In a feature for The Stage earlier in the week, Jessica Korvavos, president of Andrew Lloyd Webber’s Really Useful Group, was asked to sum up the last year: “A year when singing and dancing in public have been against the law? It’s been like a horrible dystopian cross between Footloose and Groundhog Day.”
Anne-Marie Duff returns to the Almeida Theatre to star in the world premiere of Beth Steel’s new play The House of Shades. Full casting for the theatre’s UK premiere of Daddy is also announced.
Acting honours go to Andrew Scott & Maggie Smith at the 2019 Evening Standard Theatre Awards while Sweat wins Best Play.
Debbie Kurup chatted to Emma Clarendon about starring in The Best of… Rock Musicals and the Donmar Warehouse production of Sweet Charity.
Sweet Charity, Josie Rourke’s farewell production at the Donmar Warehouse which stars Anne-Marie Duff as Charity and Arthur Darvill as Oscar, appears to have charmed the majority of our Mates, with a few reservations here and there. The musical continues until 8 June 2019.
‘A sweet sexy fairy tale’ is how one critic described Sweet Charity on its opening in London in October 1967. And Josie Rourke’s final production as the Donmar’s artistic director before handing over to Michael Longhurst certainly lives up to that description, but also makes it something rather more and darker because of the unlikely casting of Anne-Marie Duff as Charity.
This is as unconventional production of Sweet Charity as you’re likely to see. Set firmly in the art milieu of Andy Warhol’s Factory, it’s so perfectly, silver-foil-wrapped acid-tabbed 1967 it’s like you were actually there.
Love London Love Culture rounds up the reviews for Josie Rourke’s final production at the Donmar Warehouse, Sweet Charity.
The minute you walk in the joint (Hey, big spender!), the trumpets and sax blare an impertinent welcome and you’re in the right dive for Sweet Charity.
Director Josie Rourke ends her tenure at the Donmar Warehouse with a hip revival of Sweet Charity that pushes Anne-Marie Duff out of her comfort zone and shows a new side to Adrian Lester.
Nowhere near enough charm in this Sweet Charity for my liking. Josie Rourke’s farewell to the Donmar Warehouse is grey rather than silver.
Multiple guest actors will play the role of Daddy Brubeck in Josie Rourke’s production of Sweet Charity at the Donmar Warehouse including Shaq Taylor, Adrian Lester, Le Gateau Chocolat, Beverley Knight and Clive Rowe with further casting to be announced.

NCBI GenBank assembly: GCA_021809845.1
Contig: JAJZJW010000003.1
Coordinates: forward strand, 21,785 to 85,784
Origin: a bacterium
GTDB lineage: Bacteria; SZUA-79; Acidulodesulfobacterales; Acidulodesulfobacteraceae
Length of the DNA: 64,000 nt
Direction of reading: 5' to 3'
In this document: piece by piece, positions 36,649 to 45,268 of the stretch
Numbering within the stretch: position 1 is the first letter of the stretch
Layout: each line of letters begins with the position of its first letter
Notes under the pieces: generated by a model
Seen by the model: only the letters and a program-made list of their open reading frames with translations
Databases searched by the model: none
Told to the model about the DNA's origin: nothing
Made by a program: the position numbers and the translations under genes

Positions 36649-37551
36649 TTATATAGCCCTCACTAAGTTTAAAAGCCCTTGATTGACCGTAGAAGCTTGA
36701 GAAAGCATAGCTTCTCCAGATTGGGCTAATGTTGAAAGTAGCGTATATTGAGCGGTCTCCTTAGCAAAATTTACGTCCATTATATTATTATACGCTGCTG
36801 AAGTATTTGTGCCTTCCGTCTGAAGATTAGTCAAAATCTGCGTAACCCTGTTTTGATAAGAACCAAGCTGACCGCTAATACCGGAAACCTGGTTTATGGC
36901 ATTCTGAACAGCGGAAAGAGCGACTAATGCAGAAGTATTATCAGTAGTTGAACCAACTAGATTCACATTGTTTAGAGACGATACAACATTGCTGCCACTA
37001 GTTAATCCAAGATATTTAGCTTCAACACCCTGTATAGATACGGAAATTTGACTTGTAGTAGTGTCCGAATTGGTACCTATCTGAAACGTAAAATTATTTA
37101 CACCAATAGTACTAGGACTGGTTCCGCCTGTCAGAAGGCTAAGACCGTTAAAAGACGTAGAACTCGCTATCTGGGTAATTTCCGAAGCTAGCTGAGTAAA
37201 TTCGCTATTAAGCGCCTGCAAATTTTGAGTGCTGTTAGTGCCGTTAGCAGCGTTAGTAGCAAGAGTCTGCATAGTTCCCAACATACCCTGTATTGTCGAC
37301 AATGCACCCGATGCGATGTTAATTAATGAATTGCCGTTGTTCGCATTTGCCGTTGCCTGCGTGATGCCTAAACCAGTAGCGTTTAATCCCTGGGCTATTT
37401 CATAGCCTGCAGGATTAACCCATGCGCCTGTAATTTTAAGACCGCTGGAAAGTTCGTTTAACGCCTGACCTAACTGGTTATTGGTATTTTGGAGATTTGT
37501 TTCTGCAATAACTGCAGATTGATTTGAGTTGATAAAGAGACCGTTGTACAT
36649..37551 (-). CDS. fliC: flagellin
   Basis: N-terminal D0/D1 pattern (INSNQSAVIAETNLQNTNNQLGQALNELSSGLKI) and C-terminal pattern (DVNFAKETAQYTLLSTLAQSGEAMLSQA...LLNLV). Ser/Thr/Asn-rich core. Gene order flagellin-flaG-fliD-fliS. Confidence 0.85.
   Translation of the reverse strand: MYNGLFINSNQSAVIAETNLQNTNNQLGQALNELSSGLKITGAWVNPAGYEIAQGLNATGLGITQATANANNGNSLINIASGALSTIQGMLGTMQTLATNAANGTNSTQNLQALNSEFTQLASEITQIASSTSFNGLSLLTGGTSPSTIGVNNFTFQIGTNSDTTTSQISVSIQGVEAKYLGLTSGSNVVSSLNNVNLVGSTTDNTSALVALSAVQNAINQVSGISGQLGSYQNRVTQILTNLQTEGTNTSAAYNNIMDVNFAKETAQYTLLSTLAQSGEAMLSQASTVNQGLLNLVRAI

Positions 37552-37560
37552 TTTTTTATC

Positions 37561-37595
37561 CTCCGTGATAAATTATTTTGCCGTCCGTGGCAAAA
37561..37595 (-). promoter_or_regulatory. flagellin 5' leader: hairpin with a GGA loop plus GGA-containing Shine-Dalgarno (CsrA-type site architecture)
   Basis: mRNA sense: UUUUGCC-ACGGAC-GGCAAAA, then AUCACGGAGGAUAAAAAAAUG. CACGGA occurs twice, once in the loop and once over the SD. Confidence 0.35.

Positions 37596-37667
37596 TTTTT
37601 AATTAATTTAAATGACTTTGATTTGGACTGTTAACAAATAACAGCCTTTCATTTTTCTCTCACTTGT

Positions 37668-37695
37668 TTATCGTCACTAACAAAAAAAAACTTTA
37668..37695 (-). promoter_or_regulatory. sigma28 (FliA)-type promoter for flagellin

The Donmar Warehouse has announced further casting for artistic director Josie Rourke’s farewell production Sweet Charity. Joining previously announced cast members Anne-Marie Duff as Charity and Arthur Darvill as Oscar will be Lizzy Connolly, Lauren Drew, Jo Eaton-Kent, Will Haswell, Charlotte Jaconelli, Stephen Kennedy, Debbie Kurup, Martin Marquez, Ryan Reid, Amy Ellen Richardson, Danielle Steers and Shaq Taylor. The musical will run from 6 April to 8 June 2019 (press night is 17 April).
Anne-Marie Duff will lead the cast in Donmar Warehouse’s artistic director Josie Rourke’s farewell production, Sweet Charity, opposite Arthur Darvill making his Donmar Warehouse debut as Oscar. The musical will run from 6 April to 8 June 2019 (press night is 17 April).
Macbeth at the National Theatre is a dystopian look at one of Shakespeare’s most well-known plays, ushering in a new dark age in the aftermath of civil war – Anne-Marie Duff and Nicholas Karimi truly lead the way with compelling performances.
Rory Kinnear and Anne-Marie Duff star as the Macbeths in this new production directed by Rufus Norris at the National Theatre until 23 June. But what have the critics had to say about it?
If you’re a Shakespeare fan then there’s no reason why you shouldn’t go and judge Rufus Norris’ Macbeth for yourself, but if not then I wouldn’t rush along, as I don’t think this is the production to make you a fan.
So, I’m sorry to say that the starry Olivier-platformed NT production of Macbeth is a dull disappointment. For me, I couldn’t find a single element that worked.
A whole lot of post-apocalyptic hurly-burly and sadly not much more besides – the National Theatre’s Macbeth really is something of a red-trousered disappointment.
Yet somehow, I’m not quite buying it. We are used to gore and nasty things hung on trees and lots beheadings, ever since the technology for reproducing actors’ heads improved. Fine. But unlike the Hytner Othello – set in a modern army camp – or his Hamlet in a recognizable police-state, the misery-world evoked here gives no sense that there ever were nobilities to be breached by the Macbeths. It’s just chaos, and you expect no better.